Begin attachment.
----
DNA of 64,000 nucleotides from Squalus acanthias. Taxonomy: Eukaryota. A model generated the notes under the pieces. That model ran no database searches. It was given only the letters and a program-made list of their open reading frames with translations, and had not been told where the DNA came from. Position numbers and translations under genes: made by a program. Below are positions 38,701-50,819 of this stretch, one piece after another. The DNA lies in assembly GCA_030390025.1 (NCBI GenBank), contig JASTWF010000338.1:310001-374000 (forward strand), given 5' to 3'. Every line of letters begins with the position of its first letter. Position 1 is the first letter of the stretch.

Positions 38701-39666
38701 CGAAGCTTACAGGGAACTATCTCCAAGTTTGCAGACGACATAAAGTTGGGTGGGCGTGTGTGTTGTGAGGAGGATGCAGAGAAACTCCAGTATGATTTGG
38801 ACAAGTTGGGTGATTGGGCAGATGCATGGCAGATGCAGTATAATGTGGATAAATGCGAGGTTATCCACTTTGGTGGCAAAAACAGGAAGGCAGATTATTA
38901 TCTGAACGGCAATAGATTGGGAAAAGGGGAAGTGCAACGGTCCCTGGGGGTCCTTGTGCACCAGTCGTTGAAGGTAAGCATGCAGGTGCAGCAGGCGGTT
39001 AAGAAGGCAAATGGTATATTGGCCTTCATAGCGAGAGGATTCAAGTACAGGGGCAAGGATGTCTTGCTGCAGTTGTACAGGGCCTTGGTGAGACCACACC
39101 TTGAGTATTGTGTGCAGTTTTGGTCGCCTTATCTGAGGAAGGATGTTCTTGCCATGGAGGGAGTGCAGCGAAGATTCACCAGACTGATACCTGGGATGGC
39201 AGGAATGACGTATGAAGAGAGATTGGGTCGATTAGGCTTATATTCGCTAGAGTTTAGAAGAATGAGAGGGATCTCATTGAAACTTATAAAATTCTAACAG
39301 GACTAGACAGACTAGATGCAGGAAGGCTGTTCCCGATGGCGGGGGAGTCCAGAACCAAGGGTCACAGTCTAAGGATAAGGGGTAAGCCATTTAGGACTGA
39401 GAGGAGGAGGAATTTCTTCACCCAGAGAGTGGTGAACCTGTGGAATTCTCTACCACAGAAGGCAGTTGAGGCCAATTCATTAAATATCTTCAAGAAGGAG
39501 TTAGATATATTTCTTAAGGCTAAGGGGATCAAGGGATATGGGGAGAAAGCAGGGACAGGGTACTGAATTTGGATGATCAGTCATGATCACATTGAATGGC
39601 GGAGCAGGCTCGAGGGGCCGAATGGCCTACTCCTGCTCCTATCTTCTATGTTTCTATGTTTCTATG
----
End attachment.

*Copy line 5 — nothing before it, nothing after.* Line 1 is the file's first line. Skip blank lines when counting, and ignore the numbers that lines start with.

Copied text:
38901 TCTGAACGGCAATAGATTGGGAAAAGGGGAAGTGCAACGGTCCCTGGGGGTCCTTGTGCACCAGTCGTTGAAGGTAAGCATGCAGGTGCAGCAGGCGGTT